ABSTRACT: Triglyceride-rich lipoproteins (TRLs) are causal contributors to the risk of developing coronary artery disease (CAD). Apolipoprotein C-III (apoC-III) is a component of TRLs that elevates plasma triglycerides (TGs) through delaying the lipolysis of TGs and the catabolism of TRL remnants. Recent human genetics approaches have shown that heterozygous loss-of-function mutations in APOC3, the gene encoding apoC-III, lower plasma TGs and protect from CAD. This observation has spawned new interest in therapeutic efforts to target apoC-III. Here, we briefly review both currently available as well as developing therapies for reducing apoC-III levels and function to lower TGs and cardiovascular risk. These therapies include existing options including statins, fibrates, thiazolidinediones, omega-3-fatty acids, and niacin, as well as an antisense oligonucleotide targeting APOC3 currently in clinical development. We review the mechanisms of action by which these drugs reduce apoC-III and the current understanding of how reduction in apoC-III may impact CAD risk.

22 Review Cardiovascular Disease Risk Associated With Familial Hypercholesterolemia: A Systematic Review of the Literature. 2016

Wong, Bruce / Kruse, Gregory / Kutikova, Lucie / Ray, Kausik K / Mata, Pedro / Bruckert, Eric. ·Centre for Clinical Epidemiology and Biostatistics, University of Pennsylvania, Philadelphia, Pennsylvania. Electronic address: brucejowong@gmail.com. · The Wharton School of Business, University of Pennsylvania, Philadelphia, Pennsylvania. · Amgen (Europe) GmbH, Zug, Switzerland. · Imperial College London, London, United Kingdom. · Fundación Hipercoesterolaemia Familiar, Madrid, Spain. · Hôpital Pitié Salpêtrière, Paris, France. ·Clin Ther · Pubmed #27261205.

ABSTRACT: PURPOSE: The goal of this study was to determine cardiovascular disease (CVD) risk associated with familial hypercholesterolemia (FH). METHODS: A systematic review of the published literature was conducted. All publications describing FH risk from PubMed ("cardiovascular disease risk + familial hypercholesterolaemia," 2004-2015), Internet and Medline search of FH registries, and associated references were screened for FH-related CVD risk in titles, abstracts, and study methods. CVD risk expressed as rates, odds, or ratios of mortality and morbidity were extracted. Each article was reviewed for bias by 2 reviewers within 17 items in 7 categories; a modified Newcastle-Ottawa assessment scale was used for nonrandomized studies. FINDINGS: The complete literature search identified 712 potential publications: 549 from PubMed (Medline), 150 from registries, and 13 from references. Fourteen articles met the inclusion criteria: 8 from registries in the United Kingdom, the Netherlands, Norway, and Spain; 5 from single hospitals or families in Japan, Denmark, the Netherlands, and the United Kingdom; and a population survey in Denmark. Across studies, attrition bias was low in 22 (80%) of 28 items. Risk of selection bias was high in 35 (63%) of 56 items. Selection bias risk was due to low representativeness and lack of a non-FH comparator group within the same study; detection bias risk was due to variable definitions of CVD outcomes/measurement; and performance bias risk was due to long-term, intensive treatment, the most common limitations for registries. Studies from single hospitals and families lacked generalizability. In contrast, the Danish study revealed a low bias in each of the 4 selection bias criteria and 2 attrition risk criteria. Fatal and nonfatal CVD events were collected in the study. Comparing patients with FH versus non-FH patients, the odds ratios for coronary artery disease were 10.3 (95% CI, 7.8-13.8) and 13.2 (95% CI, 10.0-17.4) in subjects treated and not treated with lipid-lowering therapy, respectively. These ratios fall within the ranges of ratios reported in other studies but are generally higher than the ratios from registries and clinics, in which intensive specialized management is available. IMPLICATIONS: There is a lack of available data describing CVD risk in patients with FH, and many of the existing studies have biases in their design that could affect their risk estimates. A Danish study had the highest quality based on a predefined quality check list, providing the most credible estimates of the increase in CVD risk in patients with FH. The CVD risk due to FH is high and represents unmet medical need for patients with FH. Further research is warranted to validate the magnitude of risk.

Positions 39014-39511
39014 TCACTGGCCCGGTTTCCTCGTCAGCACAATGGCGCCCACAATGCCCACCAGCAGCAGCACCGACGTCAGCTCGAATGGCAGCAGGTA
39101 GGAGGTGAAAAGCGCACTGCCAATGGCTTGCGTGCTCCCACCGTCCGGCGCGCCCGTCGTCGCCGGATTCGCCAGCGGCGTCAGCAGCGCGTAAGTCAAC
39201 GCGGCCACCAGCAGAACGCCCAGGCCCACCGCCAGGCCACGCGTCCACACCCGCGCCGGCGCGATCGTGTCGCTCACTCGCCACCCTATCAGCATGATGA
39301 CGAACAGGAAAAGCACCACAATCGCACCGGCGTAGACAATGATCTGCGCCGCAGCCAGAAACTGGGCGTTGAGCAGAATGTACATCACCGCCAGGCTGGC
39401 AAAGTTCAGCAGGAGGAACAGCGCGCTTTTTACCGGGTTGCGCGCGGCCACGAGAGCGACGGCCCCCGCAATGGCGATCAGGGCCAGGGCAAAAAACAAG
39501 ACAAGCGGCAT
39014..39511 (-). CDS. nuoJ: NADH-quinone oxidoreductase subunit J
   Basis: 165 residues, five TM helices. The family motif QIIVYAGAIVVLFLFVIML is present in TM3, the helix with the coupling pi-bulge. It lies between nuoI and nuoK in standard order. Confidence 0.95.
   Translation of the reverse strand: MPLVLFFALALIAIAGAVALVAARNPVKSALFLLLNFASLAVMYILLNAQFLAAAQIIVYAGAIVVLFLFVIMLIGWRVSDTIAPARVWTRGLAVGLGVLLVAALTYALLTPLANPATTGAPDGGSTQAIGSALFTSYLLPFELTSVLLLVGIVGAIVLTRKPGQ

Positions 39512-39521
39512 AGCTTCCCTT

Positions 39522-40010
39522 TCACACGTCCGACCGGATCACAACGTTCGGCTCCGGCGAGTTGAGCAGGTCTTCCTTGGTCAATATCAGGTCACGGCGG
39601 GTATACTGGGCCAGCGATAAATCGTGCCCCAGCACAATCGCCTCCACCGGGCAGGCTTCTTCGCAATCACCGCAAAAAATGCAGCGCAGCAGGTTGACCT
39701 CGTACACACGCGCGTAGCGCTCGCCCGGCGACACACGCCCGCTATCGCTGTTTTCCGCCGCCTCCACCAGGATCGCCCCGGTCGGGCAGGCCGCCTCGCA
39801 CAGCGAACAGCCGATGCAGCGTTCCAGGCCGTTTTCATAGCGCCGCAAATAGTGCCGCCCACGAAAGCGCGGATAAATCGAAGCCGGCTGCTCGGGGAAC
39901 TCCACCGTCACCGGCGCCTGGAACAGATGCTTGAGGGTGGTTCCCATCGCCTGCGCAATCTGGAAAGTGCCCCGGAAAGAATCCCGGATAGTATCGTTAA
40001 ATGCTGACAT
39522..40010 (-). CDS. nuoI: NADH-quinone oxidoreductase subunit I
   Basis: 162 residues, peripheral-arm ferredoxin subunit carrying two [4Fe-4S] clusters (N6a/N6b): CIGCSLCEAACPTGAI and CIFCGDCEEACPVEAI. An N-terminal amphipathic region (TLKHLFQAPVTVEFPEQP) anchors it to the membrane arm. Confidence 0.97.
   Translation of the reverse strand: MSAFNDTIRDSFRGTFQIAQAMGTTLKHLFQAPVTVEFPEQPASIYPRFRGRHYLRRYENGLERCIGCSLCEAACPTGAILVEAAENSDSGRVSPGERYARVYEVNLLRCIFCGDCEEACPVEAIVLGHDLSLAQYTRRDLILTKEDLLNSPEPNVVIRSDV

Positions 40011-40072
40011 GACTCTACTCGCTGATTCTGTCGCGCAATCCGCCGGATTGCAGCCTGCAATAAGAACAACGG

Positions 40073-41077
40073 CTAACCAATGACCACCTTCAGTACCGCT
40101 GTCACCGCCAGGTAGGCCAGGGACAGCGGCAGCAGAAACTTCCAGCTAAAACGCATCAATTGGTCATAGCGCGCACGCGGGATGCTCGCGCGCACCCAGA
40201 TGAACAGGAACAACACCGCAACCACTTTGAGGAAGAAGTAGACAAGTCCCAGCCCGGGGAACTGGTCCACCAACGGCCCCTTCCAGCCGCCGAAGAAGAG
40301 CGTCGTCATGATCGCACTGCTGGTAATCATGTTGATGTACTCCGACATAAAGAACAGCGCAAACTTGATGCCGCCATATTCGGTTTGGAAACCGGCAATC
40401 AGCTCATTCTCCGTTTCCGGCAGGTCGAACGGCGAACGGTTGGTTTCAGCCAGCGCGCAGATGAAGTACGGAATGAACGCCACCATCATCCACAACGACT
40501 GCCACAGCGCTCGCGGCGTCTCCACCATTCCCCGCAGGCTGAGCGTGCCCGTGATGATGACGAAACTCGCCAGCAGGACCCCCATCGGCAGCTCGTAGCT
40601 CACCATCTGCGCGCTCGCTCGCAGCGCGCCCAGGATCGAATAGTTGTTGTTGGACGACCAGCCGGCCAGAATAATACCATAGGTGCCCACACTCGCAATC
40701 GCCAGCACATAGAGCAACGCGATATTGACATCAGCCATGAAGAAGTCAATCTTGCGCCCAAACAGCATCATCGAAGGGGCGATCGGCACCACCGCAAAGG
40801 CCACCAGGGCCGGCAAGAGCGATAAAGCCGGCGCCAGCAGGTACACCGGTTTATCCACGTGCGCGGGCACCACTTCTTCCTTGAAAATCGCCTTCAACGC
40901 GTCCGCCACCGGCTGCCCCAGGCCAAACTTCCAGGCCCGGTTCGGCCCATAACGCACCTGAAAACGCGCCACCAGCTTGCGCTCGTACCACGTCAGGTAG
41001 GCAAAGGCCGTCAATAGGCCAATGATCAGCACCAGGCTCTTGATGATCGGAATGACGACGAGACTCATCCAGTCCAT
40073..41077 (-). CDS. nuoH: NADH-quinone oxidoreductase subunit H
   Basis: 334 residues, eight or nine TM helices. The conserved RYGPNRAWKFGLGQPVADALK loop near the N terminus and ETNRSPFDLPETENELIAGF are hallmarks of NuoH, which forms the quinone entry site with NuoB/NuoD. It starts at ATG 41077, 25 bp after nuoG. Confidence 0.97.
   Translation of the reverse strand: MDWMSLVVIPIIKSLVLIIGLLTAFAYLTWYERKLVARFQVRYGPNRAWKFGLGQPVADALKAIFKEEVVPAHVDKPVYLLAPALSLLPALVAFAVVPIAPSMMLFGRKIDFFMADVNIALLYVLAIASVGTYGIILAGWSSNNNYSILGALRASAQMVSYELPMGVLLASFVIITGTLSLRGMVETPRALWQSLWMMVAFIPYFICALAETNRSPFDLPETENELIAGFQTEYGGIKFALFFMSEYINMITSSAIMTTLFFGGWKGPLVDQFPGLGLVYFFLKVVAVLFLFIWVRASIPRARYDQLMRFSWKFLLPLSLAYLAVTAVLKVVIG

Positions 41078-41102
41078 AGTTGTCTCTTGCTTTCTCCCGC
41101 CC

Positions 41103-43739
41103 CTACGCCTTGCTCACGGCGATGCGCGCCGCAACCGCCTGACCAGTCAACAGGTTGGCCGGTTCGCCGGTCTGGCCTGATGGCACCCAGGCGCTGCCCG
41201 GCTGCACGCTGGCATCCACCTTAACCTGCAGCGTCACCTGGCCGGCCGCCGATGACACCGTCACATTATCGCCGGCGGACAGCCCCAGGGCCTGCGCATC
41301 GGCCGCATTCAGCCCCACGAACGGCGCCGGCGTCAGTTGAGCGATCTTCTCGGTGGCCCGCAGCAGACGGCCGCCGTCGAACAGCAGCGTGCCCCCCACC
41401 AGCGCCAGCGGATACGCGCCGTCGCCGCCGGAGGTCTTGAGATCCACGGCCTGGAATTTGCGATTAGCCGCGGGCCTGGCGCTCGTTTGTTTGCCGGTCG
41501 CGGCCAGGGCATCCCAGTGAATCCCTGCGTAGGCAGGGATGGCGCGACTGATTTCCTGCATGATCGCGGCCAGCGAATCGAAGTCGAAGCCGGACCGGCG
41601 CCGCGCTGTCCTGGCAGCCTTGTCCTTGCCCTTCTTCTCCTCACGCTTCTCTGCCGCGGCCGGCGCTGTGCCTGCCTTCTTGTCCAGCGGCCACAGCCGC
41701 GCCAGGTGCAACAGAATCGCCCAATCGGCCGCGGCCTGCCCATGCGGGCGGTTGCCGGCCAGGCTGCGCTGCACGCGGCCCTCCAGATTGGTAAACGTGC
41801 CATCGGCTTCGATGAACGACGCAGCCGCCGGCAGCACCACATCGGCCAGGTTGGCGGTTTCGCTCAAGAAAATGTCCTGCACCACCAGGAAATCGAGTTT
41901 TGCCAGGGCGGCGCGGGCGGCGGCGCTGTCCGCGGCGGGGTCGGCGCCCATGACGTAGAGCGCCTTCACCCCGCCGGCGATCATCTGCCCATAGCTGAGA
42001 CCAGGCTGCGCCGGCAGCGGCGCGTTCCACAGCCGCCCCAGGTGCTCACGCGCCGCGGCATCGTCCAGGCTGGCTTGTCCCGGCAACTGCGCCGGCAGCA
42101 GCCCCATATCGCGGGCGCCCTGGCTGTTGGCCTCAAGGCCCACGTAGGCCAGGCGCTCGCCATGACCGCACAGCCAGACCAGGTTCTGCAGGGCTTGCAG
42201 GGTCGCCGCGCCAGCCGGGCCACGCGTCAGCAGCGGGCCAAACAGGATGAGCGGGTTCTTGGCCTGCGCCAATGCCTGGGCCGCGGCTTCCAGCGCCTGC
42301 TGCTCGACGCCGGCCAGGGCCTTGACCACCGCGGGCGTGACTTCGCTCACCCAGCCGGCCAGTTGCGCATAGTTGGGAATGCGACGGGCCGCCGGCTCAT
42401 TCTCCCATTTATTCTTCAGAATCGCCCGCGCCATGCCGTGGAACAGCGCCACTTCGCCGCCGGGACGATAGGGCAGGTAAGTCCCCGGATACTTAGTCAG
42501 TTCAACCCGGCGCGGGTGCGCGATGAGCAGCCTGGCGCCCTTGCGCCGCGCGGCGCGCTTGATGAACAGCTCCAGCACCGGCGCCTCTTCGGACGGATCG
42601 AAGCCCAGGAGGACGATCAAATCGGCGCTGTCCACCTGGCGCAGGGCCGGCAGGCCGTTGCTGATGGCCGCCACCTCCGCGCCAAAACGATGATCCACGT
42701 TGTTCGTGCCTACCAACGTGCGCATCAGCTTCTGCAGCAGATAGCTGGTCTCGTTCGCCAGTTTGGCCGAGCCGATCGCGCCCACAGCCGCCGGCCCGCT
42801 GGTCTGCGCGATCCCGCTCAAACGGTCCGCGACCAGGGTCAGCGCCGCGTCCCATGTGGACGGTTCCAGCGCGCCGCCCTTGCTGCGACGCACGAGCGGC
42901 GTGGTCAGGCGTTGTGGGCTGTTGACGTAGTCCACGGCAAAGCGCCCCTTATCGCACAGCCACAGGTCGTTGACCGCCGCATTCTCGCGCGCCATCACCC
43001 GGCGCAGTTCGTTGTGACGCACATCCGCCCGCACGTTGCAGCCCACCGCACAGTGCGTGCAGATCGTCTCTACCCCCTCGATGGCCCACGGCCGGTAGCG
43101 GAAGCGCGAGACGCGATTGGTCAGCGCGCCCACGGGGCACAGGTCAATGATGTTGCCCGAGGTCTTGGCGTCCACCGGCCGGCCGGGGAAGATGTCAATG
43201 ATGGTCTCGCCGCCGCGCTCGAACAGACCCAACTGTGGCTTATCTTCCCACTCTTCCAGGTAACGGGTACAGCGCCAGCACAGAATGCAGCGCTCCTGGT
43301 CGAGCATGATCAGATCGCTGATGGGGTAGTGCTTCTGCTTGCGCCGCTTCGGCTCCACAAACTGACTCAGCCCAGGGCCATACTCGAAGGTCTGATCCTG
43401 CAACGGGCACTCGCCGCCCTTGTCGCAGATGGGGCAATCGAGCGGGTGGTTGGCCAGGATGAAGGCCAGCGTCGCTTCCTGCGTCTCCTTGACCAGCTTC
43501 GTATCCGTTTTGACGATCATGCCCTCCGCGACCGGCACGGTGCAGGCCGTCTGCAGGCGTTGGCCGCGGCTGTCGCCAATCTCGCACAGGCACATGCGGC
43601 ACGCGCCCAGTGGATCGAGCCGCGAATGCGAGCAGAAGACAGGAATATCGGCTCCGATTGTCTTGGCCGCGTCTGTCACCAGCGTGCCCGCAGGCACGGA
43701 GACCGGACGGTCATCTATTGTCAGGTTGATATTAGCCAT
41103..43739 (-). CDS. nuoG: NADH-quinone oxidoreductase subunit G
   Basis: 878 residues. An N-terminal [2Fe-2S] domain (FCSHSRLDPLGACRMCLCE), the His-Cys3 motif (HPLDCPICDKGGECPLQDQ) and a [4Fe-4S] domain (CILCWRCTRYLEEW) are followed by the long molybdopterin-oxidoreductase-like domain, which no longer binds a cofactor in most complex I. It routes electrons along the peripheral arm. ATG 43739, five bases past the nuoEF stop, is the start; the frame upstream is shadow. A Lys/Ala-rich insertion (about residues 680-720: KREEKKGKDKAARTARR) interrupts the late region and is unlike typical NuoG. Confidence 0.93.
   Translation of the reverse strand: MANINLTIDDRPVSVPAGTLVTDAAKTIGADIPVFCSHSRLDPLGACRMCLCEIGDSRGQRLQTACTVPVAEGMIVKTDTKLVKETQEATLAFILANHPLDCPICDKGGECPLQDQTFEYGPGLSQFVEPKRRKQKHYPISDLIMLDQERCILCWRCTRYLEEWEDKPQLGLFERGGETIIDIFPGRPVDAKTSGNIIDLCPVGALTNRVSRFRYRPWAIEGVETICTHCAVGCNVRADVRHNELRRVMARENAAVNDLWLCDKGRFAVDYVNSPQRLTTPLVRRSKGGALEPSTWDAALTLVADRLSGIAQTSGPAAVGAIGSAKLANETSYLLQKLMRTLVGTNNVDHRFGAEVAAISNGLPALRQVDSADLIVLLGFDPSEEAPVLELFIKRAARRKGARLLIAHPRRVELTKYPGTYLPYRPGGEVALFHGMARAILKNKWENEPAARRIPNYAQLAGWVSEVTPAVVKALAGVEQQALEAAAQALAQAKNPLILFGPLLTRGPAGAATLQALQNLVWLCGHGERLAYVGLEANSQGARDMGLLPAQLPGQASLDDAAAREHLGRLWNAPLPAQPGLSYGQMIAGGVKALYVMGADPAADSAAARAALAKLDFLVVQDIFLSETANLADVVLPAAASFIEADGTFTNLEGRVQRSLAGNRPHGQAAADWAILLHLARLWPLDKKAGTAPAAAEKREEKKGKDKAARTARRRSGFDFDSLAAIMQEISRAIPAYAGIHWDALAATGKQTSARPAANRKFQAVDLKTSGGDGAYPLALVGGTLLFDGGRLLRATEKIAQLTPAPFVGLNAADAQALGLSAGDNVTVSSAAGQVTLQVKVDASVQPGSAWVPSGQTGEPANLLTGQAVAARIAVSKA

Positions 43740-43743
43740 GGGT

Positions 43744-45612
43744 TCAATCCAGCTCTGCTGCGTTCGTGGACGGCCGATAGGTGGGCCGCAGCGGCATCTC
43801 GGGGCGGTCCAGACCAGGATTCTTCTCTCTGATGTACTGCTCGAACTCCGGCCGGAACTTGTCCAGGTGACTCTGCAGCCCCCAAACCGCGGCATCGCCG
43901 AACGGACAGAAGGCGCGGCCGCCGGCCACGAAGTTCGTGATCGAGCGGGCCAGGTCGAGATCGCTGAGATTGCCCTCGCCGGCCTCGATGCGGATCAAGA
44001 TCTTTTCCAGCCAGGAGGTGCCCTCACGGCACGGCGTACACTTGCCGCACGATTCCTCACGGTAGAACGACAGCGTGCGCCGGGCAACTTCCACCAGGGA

23 Review Therapeutic Targets of Triglyceride Metabolism as Informed by Human Genetics. 2016

Bauer, Robert C / Khetarpal, Sumeet A / Hand, Nicholas J / Rader, Daniel J. ·Perelman School of Medicine at the University of Pennsylvania, 3400 Civic Center Boulevard, Philadelphia, PA 19104-5159, USA. · Perelman School of Medicine at the University of Pennsylvania, 3400 Civic Center Boulevard, Philadelphia, PA 19104-5159, USA. Electronic address: rader@mail.med.upenn.edu. ·Trends Mol Med · Pubmed #26988439.